||Long-term impacts of ocean wave-dependent roughness on global climate systems
Shimura, Tomoya ,
Mori, Nobuhito ,
Takemi, TetsuyaMizuta, Ryo
Journal of Geophysical Research: Oceans
2011 , 2017-03-15 , American Geophysical Union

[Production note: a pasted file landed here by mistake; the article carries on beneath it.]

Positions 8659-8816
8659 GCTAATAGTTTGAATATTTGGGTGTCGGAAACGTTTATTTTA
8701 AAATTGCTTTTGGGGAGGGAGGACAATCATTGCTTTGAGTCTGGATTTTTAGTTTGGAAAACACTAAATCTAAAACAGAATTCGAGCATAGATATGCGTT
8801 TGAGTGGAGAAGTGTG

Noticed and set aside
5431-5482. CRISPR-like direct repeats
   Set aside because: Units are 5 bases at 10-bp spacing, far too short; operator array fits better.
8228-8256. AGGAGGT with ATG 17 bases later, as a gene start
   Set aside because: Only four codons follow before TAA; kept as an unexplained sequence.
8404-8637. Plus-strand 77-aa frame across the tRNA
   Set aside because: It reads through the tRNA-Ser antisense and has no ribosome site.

Ocean surface waves can play an active role in climate systems, but they are often ignored in Global Climate Models (GCMs). Wave-dependent surface roughness was implemented within the Atmospheric GCM (MRI-AGCM) using the spectral wave model WAVEWATCH III. Two types of wave-dependent roughness, due to wave steepness and to wave age, were considered. Climate simulations with wave-dependent roughness were compared to simulations with just wind speed-dependent roughness. In climate simulation with wave steepness-dependent roughness, the spatial distribution of roughness is correlated to that of swell dominance. In simulation with wave age-dependent roughness, the spatial distribution of roughness is correlated to that of wind direction stationarity. Both simulations show reduced roughness in the tropics, which leads to an enhancement of surface wind speeds by up to 15%; these enhanced wind speeds are closer to observations compared with the baseline simulation with just wind speed-dependent roughness. We find that the reduced roughness and the enhanced wind speeds in the tropics lead to significant changes in atmospheric circulation, as in Hadley circulation and precipitation. The characteristic responses of the Hadley circulation and precipitation to changing sea surface roughness are presented.